Until recently, sleep apnea — a disorder that's characterized by brief pauses in breathing during sleep — was thought to almost always occur in middle-aged men. But now researchers are finding that not only is the disorder common in women, but the risk for it may also increase with age.
At least 4% of men and 2% of women in the United States have sleep apnea, according to the American Academy of Sleep Medicine, and about 80% of people with the disorder don't know they have it. Left untreated, sleep apnea can cause inflammation that may trigger a build-up of plaque in the blood vessels, increasing the risk of a heart attack or stroke.
https://www.health.com/healthy-for-life/natural-remedies-for-anxiety/"If you look at studies from the 90s, there would be [about 7 or 8] males diagnosed with sleep apnea for every female," says Paul Macey, PhD, an associate professor in residence at the UCLA School of Nursing and sleep apnea researcher. "Now, in more recent studies, the typical ratio is three males for every one female. So, the gap has closed."
Part of the reason why women weren't being diagnosed with the condition, he says, was because they typically experienced different symptoms than men. "The 'classic' symptoms, which are common in men, are things like waking up occasionally and gasping for breath," he says. "But women tend to have difficulty thinking or anxiety."
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Older people may also be prone to developing sleep apnea, though their symptoms may be relatively mild, he explains. Experts aren't sure why this is, but one guess is that as we get older, our muscles become less toned and more likely to collapse; another, he says, is that we also become more prone to age-related conditions like obesity, which is linked to sleep apnea.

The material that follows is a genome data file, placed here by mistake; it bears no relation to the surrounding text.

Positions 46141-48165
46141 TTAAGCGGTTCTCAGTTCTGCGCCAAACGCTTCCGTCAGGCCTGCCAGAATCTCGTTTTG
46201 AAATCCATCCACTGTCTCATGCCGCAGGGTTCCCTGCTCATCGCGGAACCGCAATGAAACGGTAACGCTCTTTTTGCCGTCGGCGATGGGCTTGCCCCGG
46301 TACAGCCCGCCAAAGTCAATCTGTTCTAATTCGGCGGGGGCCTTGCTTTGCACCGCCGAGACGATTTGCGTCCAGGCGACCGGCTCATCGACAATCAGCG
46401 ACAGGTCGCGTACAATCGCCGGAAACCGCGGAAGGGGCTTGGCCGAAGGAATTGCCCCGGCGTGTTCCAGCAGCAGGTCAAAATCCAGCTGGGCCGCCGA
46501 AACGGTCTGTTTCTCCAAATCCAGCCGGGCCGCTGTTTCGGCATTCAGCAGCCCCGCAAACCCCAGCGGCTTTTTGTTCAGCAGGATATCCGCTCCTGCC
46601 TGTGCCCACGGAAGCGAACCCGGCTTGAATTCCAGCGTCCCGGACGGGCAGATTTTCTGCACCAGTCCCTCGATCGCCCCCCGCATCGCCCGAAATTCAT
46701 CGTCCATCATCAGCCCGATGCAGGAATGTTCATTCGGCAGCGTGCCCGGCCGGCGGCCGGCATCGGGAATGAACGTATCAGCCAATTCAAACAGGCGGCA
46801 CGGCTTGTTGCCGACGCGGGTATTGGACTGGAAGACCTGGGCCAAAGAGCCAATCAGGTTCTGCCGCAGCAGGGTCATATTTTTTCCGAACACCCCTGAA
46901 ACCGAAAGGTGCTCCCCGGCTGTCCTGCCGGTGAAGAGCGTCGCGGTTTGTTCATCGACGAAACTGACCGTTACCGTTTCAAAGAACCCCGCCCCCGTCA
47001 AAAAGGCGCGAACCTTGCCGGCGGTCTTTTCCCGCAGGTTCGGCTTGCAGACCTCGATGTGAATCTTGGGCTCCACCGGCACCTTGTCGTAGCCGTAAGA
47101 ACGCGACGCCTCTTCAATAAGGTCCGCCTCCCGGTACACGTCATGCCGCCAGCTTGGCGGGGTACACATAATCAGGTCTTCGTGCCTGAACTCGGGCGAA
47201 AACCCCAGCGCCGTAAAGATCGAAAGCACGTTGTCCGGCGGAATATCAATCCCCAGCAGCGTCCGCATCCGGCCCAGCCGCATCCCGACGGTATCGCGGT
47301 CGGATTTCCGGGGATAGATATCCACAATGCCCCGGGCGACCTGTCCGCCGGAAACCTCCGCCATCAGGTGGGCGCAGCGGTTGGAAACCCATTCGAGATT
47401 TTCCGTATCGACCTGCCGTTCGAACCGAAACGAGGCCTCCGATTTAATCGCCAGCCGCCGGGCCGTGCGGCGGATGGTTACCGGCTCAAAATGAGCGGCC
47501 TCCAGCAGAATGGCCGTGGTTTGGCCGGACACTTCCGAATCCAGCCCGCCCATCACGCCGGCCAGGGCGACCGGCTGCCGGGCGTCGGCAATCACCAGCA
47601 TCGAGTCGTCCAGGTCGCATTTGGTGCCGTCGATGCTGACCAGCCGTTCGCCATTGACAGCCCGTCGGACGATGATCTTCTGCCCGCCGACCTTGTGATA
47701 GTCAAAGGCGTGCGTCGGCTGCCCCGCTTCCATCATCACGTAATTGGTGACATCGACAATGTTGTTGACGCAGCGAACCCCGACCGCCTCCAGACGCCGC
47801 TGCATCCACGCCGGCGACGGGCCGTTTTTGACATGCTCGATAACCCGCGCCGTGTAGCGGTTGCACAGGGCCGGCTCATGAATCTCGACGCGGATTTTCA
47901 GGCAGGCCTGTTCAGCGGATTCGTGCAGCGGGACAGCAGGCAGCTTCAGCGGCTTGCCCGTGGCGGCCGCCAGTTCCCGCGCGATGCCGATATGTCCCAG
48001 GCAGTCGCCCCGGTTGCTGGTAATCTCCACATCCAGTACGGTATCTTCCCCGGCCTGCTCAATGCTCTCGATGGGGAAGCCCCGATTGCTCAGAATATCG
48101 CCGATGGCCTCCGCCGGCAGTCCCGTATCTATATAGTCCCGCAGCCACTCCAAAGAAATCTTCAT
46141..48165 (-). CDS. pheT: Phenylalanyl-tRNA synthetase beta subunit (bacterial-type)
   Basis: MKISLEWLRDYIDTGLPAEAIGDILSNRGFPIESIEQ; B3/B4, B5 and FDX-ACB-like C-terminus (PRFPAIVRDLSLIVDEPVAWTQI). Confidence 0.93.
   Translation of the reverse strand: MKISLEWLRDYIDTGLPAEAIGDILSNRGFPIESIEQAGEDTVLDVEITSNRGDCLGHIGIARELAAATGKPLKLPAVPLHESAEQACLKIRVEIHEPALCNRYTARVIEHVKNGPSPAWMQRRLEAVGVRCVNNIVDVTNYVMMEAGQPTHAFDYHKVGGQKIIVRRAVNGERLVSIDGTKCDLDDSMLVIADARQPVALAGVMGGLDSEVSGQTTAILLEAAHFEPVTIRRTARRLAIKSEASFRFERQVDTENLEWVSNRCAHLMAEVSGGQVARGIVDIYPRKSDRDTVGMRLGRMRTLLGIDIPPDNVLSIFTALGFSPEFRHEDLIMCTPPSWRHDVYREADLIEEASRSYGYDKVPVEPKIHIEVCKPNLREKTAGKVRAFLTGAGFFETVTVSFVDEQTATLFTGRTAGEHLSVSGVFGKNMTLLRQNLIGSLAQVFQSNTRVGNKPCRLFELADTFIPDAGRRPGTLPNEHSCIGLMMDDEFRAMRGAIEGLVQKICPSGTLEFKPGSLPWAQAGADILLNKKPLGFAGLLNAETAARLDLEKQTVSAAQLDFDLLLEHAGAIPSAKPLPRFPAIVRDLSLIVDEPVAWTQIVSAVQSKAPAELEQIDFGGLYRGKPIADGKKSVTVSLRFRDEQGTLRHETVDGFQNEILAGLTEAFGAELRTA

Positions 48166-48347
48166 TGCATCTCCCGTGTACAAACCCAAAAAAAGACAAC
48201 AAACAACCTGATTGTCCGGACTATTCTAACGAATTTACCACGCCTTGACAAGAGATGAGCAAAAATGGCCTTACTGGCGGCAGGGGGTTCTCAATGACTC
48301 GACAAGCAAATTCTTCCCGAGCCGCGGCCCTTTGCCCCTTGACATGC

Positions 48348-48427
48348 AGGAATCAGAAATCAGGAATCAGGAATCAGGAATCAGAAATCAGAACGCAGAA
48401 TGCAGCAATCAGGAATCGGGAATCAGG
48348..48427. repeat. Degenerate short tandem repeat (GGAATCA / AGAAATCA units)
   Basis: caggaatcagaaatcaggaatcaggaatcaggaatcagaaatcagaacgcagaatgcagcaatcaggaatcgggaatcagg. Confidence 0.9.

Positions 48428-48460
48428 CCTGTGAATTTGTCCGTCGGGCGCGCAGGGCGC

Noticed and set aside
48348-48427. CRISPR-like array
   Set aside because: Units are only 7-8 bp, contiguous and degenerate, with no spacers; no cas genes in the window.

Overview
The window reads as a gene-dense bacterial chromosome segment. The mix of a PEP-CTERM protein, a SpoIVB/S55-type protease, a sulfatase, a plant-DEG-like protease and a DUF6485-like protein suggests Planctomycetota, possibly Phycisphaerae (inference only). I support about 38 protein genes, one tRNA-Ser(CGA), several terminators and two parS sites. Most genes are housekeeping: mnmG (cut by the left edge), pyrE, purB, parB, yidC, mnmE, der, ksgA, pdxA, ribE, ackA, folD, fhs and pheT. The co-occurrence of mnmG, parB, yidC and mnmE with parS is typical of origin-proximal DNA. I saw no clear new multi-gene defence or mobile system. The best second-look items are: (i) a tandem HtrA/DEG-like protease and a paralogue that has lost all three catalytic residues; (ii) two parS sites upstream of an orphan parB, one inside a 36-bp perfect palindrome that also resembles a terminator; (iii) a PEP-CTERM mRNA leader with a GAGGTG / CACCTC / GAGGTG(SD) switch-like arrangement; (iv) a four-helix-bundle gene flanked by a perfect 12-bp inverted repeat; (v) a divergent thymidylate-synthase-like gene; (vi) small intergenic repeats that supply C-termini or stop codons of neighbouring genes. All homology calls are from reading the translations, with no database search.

Regardless of your age, if you believe you have sleep apnea, you should talk to your doctor, who may decide to monitor your sleep overnight. Here are a few of the tell-tale signs that you have sleep apnea.
1. You snore
Frequent, loud snoring is one of the classic signs of sleep apnea — and while you might not notice this yourself, chances are, your partner will point out the bad habit. These snores are often punctuated with long periods of silence, followed by a gasp for breath.
That said, just because you snore doesn't mean you have sleep apnea.
2. You feel tired during the day
Men are more likely to feel sleepy during the day, says Macey, whereas women are more likely to experience a generalized kind of fatigue or inability to concentrate.
3. You feel anxious or even slightly depressed.
Women who have sleep apnea are more likely to experience changes in mood — like an increase in stress and anxiety — than men who have the condition. "Traditionally, because those symptoms didn't seem to be clearly linked to not breathing and sleeping properly, they weren't thought to be [related to] sleep apnea," says Macey.
4. You wake up in the middle of the night
Waking up frequently — particularly to urinate — is a common symptom of sleep apnea.
5. You wake up with a dry mouth and headache
Women are more likely to report feeling headaches when they wake up. Other signs include a dry mouth or sore throat.
If you suspect that you might have sleep apnea, talk to your doctor about your symptoms.
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